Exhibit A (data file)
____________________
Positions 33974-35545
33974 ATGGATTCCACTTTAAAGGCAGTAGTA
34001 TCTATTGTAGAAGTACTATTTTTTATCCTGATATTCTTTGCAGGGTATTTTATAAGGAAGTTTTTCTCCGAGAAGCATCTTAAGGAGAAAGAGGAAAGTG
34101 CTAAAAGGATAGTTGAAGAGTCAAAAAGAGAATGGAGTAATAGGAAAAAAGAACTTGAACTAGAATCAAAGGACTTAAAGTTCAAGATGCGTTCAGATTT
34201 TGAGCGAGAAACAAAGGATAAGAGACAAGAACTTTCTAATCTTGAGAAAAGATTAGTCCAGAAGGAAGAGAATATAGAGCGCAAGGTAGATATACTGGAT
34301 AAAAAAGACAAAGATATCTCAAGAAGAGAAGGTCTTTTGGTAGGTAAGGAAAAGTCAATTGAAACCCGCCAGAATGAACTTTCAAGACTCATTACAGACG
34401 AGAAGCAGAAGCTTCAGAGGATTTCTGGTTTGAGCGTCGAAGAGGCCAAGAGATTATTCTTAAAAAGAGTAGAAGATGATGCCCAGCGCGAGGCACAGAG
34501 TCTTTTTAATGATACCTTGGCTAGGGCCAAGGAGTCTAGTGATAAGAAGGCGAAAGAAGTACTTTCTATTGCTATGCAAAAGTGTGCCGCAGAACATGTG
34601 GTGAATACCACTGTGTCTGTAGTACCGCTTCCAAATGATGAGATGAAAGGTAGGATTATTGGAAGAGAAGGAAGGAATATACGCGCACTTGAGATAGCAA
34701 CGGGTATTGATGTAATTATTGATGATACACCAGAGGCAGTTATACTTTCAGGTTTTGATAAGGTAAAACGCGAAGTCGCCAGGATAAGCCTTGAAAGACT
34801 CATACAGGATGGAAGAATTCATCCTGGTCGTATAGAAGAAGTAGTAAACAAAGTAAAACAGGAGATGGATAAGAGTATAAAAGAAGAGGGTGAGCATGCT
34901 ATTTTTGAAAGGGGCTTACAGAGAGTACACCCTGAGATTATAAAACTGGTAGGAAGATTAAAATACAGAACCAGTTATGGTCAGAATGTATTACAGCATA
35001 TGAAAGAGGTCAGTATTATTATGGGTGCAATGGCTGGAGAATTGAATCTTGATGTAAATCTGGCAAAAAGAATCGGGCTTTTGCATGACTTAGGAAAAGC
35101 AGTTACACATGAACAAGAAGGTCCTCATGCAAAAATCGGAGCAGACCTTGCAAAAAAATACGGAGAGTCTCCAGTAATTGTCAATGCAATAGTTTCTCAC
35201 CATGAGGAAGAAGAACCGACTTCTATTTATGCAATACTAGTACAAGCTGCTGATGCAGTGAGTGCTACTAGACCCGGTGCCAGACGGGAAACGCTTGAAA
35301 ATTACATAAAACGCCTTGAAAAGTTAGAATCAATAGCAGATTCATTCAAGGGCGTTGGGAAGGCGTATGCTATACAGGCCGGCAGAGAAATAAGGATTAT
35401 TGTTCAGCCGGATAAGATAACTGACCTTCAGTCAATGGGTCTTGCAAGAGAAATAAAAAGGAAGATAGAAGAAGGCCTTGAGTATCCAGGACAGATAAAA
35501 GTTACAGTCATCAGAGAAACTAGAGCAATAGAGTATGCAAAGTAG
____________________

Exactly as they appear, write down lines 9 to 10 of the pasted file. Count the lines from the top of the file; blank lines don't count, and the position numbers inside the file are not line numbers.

34601 GTGAATACCACTGTGTCTGTAGTACCGCTTCCAAATGATGAGATGAAAGGTAGGATTATTGGAAGAGAAGGAAGGAATATACGCGCACTTGAGATAGCAA
34701 CGGGTATTGATGTAATTATTGATGATACACCAGAGGCAGTTATACTTTCAGGTTTTGATAAGGTAAAACGCGAAGTCGCCAGGATAAGCCTTGAAAGACT